On February 15th, 2010, before the sun was rising on the Andes, most of the people camping in Cólera, dark or white-skinned, telling stories about the five continents, left their tents behind with their souls ready to reach the summit, ready to defy the cold (-20ºC), and overcoming their fears. At a slow pace, a constant rhythm and focusing on every step, we got over the route. The day was sunny and with no wind, like a black pearl among a million white ones. When the groups of Argentinian guides passed us along the path, or we passed them, they joked with us and cheered us along. A very special moment was when the prestigious Argentinian mountaineer Willie Venegas, stopped to greet Patty. Even though he was on his way to break the 360 circuit speed record (and he actually did, as we heard later), when he found his friend, camouflaged by her balaclava & jacket, he stopped to ask her how was she doing and, with a big hug, he wished her all the best. These are the things that make mountain climbing worth it.

This is how we completed each stage of the climb: Independencia, the first (6.420 m.)... long stop... Then Travesía, with crampons and piolet... And then we started climbing the Gran Canaleta (6.659 m.), which opened before our eyes as the big challenge that it is... Hydration. You can feel the progressive lack of oxygen. Time passes and, before our eyes, several broken spirits fall defeated by the mountain, a mountain that you know that has been owned by you only when you leave.

Our strength at it´s limit, dealing with altitude, and our hearts beating fast, anxious to adapt. The Canaleta in front of us, white, and rocky, and then, finally! Filo Guanaco... The last step. At 14:15, on Monday 15th, 2010, after 8 1/2 hours of giving ourselves to the mountain, 11 days of expedition, and several months of preparation, "The Angels of Aconcagua" stepped together on top of the "Roof of America"! The great mountain, to the imaginary sound of Vangelis’s "The Conquest of Paradise", put the whole central Andes Range to our feet, letting us feel like Athenea in Olympus, and each one of us, in our own way gave thanks, with tears in our eyes of the emotion now no longer contained.

From the Tupungato to the Juncal, all the mountains stared at us astonished and happy, while the emblematic cross at the summit led us to the everlasting picture, with the outstanding southern face falling emphatic and solemn behind our backs. The Aconcagua, surrendered to our charm. From the valleys below us, there was the rumor going around on the radio saying that the "Chilean girls" made it to the top.

Farewell to the Land of Oz

The unexpected and merry celebration in Plaza de Mulas (4.200 m.), organized by the Inca Team and by a group of Spanish mountaineers (from the Canary Islands & Basque), was full of champagne, cumbia & reggaeton rhythms. With Ricky Martin’s "GO GO GO!" & "Maria", they took us by surprise, as well as with the clap of hands with which they said good-bye to us the next day, at the foot of the West face of the great mountain, when we were leaving Mulas. Surprising also was to find the famous Spanish mountaineer Juan Oiarzábal (admired by some, not so much by others), also saying good-bye to us, arriving from Horcones with the Basque TV, ready to film a reality show at the place. Plop!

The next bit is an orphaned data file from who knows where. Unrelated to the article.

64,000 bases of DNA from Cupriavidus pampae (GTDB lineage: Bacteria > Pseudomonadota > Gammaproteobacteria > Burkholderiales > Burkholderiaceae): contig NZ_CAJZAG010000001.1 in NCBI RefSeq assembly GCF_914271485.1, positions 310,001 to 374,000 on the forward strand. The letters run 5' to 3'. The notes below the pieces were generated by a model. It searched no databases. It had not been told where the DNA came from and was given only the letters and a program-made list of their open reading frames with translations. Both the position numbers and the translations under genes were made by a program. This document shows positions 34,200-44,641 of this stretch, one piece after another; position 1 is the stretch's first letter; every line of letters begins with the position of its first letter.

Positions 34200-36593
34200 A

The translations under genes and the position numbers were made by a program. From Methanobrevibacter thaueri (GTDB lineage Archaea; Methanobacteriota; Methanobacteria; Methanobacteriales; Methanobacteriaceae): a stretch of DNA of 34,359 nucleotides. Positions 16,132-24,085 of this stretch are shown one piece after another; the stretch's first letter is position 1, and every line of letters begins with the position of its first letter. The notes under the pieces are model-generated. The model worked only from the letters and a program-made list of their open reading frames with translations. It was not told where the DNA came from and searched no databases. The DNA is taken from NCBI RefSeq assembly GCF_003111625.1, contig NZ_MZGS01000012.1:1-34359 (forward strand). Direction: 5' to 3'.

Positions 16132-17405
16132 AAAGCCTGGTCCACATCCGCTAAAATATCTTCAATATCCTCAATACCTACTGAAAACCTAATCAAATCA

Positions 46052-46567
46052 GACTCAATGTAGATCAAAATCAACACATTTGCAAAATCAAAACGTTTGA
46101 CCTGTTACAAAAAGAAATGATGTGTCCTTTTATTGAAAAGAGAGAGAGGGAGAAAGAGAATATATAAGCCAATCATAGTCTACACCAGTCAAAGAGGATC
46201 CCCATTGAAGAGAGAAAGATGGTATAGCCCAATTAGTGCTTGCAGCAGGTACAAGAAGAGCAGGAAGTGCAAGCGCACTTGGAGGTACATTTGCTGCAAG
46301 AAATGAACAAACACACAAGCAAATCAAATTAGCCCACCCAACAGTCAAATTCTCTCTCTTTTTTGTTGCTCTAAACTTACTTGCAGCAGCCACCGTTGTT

Finally, on February 17th, 2010, with the sun setting to the West, with more than 80 kilometers walked full of experiences we will never forget, we left Aconcagua Provincial Park behind us, tired but satisfied. And now the moment to reflect, on new found friends, the happy feelings of achieving our goal, and the already historical images passing one after the other in our minds, being cheered up by the lively rhythm "I like to Move It" from the Dreamworks film Madagascar.

One mountain, three women, a dream come true ...

By Beatriz Delgado Fonfach


Born in Chile, Paty is a mountaineer who has not only climbed on great walls, but who has also climbed mountains above 6.000 meters. With more than 18 years of experience as a sports woman and as a professional mountain guide, she was the first South American woman to climb Mount Everest (2001), and also the first one to climb the 7 Summits (2007). She has participated in expeditions in Asia, Europe, Africa, Antartica, Oceania and North America, being her current objective to complete the "Grand Slam" (7 Summits & North Pole & South Pole). Today Paty works for Spondylus & NOLS, and is sponsored by Lippi.


Of Australian nationality, but defined by herself as a "Citizen of the world", Sue has a great background in sports; swimming, trekking, biking and mountaineering among other things. Sue has reached the Kilimanjaro and the Mount Kenya’s summits in Africa; the Mera, the Lobuje East, the island and the Tent Peaks in Nepal; the San Jose Volcano in Chile, besides an attempt to climb the Huascaran Mount in Peru. She has also participated in several triathlons in Malasia, swimming in open sea (6.5 km.) in Trengganu in Malasia, and has done several biking tours in USA, Canada, Vietnam and Laos.


With mountaineering studies at the CDUC and actual member of the University Andean Club (UAC), she has participated in different expeditions in Chile, Argentina, Peru, Bolivia and Nepal. Among her climbs, she has the Sajama (6.550 m) and the Ojos del Salado (6.893 m), the highest mountains in Bolivia and Chile respectively. She has also climbed Licancabur, the Sairecabur and the 6,000ner volcanoes San Pedro, Pili & Parinacota in northern Chile, participating in the last two as the expedition leader. She has also climbed the Marisemberg, the Gloria, the Aguja Helada, the Paloma, the Plomo, the Pirámide, the Nevado Juncal (6.000 m.), as well as the Nevado de los Piuquenes (6.112 m.) among others in Central Chile; the Bonete in Argentina; the Urus & Ishinca Mounts in Perú and the Khala Pattar in Nepal. In 2006 she participated in a trekking to the base camp of Mount Everest.